Amyloidosis is a heterogeneous disease that results from the deposition of toxic insoluble beta-sheet fibrillar protein aggregates in different tissues. Amyloidosis can be acquired or hereditary. The disease can be localized or systemic. Amyloid can accumulate in the liver, spleen, kidney, heart, nerves, and blood vessels, causing different clinical syndromes, including cardiomyopathy, hepatomegaly, proteinuria, macroglossia, autonomic dysfunction, ecchymoses, neuropathy, renal failure, hypertension, and corneal and vitreous abnormalities.
Previously multiple classification systems have been devised to classify different types of amyloidosis. In modern times it has been classified according to the chemical analysis of amyloid clinical entities. Amyloidosis can be classified according to systemic, hereditary, central nervous system, ocular, and localized etiology. However, the most common types are AL, AA, ATTR (amyloid transport protein transthyretin), and dialysis-related amyloidosis (beta2M type).
In AL amyloidosis, 'A' represents amyloid followed by the associated fibrillar protein, 'L' means light chain fragment or immunoglobulin light chain. In AA amyloidosis, the second A stands for the serum amyloid A protein.
The most common causes of amyloidosis are the immunoglobulin-light-chain relate amyloidosis (AL), ATTR amyloidosis, and reactive amyloidosis (AA) due to chronic inflammatory diseases like chronic infections and rheumatoid arthritis. AL amyloidosis is acquired and is caused by a small plasma cell clone that produces misfolded amyloidogenic light chains that deposit in different organs and tissues.
AA amyloidosis is associated with various chronic inflammatory conditions, chronic or local microbial infections, and rarely with neoplasms. AA is the most common type of systemic amyloidosis. However, its incidence varies in different ethnic groups.
AL amyloidosis has an incidence of 1 case per 100,000 person-years in Western countries. In the United States, there are approximately 1275 to 3200 new cases per year. The annual proportion of new cases with AL is 78%.
Familial transthyretin-associated amyloidosis (ATTR) is a less common systemic type of amyloidosis with unknown incidence, but approximately 10% to 20% of diagnosed cases in tertiary centers are secondary to ATTR amyloidosis. Of these cases, seven percent are hereditary and result from mutated transthyretin (ATTRm) and approximately six percent represent the acquired age-related, wild-type ATTRwt amyloidosis. ATTRwt is seen more commonly in males and was formerly known as senile systemic amyloidosis. Secondary or AA amyloidosis represents 6% of all the amyloidosis cases diagnosed each year. AA amyloidosis is an acquired process and reactive due to chronic inflammation.
Twenty-one different proteins have been identified as amyloidogenic agents. Polypeptides can adopt alternative misfolded states, making them prone to aggregation. There are multiple processes by which misfolding of protein precursors occur. The protein may be intrinsically likely to acquire a pathologic conformation with aging, as seen in patients with wild-type transthyretin senile systemic amyloidosis. This can also happen when there is a high serum concentration of protein precursors, as seen in long-term hemodialysis patients with increased levels of beta-2-microglobulin.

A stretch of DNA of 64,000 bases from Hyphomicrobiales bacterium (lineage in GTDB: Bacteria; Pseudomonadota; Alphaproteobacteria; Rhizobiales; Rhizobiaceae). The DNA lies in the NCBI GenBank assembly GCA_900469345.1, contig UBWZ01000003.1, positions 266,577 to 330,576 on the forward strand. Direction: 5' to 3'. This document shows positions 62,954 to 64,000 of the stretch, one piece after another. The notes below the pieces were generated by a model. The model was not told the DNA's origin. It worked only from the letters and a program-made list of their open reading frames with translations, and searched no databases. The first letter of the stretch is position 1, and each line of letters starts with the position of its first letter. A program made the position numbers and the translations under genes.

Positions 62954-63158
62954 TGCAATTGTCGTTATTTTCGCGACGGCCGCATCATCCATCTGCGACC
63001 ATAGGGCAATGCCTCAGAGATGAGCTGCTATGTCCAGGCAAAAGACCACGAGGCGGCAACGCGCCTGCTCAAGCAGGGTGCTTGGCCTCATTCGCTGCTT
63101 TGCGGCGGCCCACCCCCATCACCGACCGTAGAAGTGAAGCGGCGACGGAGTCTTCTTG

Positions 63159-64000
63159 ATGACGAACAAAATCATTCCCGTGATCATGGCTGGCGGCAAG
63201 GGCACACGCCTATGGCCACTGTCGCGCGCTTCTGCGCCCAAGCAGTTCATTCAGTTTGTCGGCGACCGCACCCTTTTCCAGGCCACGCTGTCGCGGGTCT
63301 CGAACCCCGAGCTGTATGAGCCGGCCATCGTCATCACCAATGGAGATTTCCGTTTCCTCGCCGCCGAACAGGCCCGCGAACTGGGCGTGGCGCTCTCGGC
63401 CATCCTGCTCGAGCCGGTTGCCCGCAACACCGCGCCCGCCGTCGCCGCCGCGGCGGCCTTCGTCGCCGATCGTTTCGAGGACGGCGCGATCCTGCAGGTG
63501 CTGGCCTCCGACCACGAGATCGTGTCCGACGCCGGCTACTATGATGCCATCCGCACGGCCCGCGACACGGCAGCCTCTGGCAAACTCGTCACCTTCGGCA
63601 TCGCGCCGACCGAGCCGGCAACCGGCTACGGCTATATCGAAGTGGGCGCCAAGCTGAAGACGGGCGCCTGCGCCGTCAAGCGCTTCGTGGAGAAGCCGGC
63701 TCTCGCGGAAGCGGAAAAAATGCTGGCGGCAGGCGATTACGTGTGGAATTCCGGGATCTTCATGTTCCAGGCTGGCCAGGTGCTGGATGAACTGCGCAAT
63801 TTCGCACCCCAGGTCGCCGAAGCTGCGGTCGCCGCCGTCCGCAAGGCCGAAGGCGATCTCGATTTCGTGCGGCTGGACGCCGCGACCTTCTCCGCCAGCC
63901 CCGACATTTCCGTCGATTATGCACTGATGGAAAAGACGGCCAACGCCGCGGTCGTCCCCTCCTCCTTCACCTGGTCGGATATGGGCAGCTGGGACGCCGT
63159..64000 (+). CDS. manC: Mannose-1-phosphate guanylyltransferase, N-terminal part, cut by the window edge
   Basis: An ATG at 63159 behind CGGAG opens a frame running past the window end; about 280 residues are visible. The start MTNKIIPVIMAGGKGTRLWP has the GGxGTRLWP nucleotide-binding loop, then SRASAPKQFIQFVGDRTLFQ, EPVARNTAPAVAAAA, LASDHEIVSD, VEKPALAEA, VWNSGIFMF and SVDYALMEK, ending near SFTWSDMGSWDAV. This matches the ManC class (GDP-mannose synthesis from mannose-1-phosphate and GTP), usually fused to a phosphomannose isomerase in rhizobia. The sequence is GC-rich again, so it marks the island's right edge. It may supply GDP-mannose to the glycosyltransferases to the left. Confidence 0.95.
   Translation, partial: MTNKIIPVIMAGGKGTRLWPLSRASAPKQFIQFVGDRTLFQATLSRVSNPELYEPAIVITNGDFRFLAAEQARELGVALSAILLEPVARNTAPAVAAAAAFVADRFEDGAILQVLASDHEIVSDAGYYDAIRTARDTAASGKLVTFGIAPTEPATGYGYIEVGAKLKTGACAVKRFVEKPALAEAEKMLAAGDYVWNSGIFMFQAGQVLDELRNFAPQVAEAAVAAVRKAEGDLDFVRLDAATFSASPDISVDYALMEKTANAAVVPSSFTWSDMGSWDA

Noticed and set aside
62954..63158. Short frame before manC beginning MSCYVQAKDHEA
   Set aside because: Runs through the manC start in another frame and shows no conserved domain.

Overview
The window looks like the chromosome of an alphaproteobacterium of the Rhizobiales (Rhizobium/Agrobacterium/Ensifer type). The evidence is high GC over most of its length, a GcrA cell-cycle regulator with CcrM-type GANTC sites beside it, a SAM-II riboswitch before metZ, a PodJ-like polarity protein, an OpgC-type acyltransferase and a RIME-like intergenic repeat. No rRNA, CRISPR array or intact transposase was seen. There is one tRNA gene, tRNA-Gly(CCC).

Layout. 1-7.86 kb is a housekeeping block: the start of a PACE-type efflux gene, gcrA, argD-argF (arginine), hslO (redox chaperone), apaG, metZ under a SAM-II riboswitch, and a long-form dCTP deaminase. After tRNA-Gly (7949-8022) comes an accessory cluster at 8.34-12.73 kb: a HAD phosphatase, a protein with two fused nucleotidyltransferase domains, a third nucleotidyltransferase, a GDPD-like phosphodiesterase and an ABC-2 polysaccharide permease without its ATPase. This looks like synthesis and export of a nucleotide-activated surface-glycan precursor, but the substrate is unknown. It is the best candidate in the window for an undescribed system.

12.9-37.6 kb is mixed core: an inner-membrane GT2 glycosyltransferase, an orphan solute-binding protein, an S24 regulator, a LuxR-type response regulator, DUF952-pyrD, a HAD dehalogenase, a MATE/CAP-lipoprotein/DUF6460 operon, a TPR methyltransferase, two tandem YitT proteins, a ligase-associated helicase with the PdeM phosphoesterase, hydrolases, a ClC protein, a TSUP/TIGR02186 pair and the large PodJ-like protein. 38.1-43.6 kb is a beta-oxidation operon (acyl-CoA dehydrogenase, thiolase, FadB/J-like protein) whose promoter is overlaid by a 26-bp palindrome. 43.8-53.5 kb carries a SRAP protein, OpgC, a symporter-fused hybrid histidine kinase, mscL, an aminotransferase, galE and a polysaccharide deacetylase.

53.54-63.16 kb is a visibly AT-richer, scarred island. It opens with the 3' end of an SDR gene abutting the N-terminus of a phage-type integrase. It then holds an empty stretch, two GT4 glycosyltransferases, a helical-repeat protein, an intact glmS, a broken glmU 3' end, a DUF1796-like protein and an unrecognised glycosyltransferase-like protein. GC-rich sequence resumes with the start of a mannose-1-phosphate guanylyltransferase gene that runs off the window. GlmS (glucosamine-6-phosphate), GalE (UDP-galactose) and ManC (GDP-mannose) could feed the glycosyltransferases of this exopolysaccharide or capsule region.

In hereditary amyloidosis, the replacement of single amino acids can lead to amyloidogenic misfolded proteins losing the biologic function of the native proteins and, in turn, aggregate. Proteolytic remodeling of beta-amyloid precursor proteins has been identified in Alzheimer's disease. In patients with AA amyloidosis, serum amyloid A, an acute-phase reactant protein deposits in different tissues.
The amyloidogenic variants of the various precursor proteins are thermodynamically less stable, resulting in tetramers dissociation into monomers in the case of transthyretin and destabilization of the tertiary structure leading to partially folded conformers in the case of lysozyme. Transthyretin monomers and lysozyme partially folded conformers have the propensity to aggregate and assemble into fibrils. Charged residues also play a role in modulating the aggregation using repulsive forces resulting in partial unfolding, rendering the protein susceptible to proteases attacks and the release of amyloidogenic polypeptides. This is the case of gelsolin, an amyloidogenic protein that causes systemic amyloidosis.
Low pH, increased temperatures, limited proteolysis, osmolytes, and metal ions can alter the tridimensional structure of proteins shifting the equilibrium towards the amyloidogenic state. The mechanism of tissue damage in amyloidosis involves alteration of tissue architecture, interaction with cell surface receptors, inflammation elicited by the amyloid protein deposition, oxidative stress, and apoptosis activation.
One diagnostic and differentiating feature of amyloidosis is the apple-green birefringence of amyloid on congo red staining. Apart from this, amyloid has an amorphous eosinophilic appearance, when viewed with hematoxylin and eosin staining. On x-ray diffraction analysis, it has a beta-pleated sheet structure.
The clinical features of amyloidosis vary depending on which type of amyloid fibrils are responsible. Systemic amyloidosis (AA) can lead to heart failure with left ventricular hypertrophy on echocardiogram with standard or low voltage electrocardiogram. Hepatomegaly, nephrotic syndrome, macroglossia, orthostatic hypotension, ecchymosis, and autonomic and peripheral neuropathy can be present. Carpal tunnel syndrome, jaw claudication, and articular deposits of amyloid can also be a manifestation of systemic amyloidosis. In secondary amyloidosis (AA), hepatosplenomegaly, proteinuria, renal failure, and orthostasis can be seen. ATTR amyloidosis onset is during midlife and presents with peripheral and autonomic neuropathy, cardiomyopathy, and vitreous opacities. Amyloid beta-amyloidosis is localized to the central nervous system and presents as sporadic Alzheimer's disease and aging.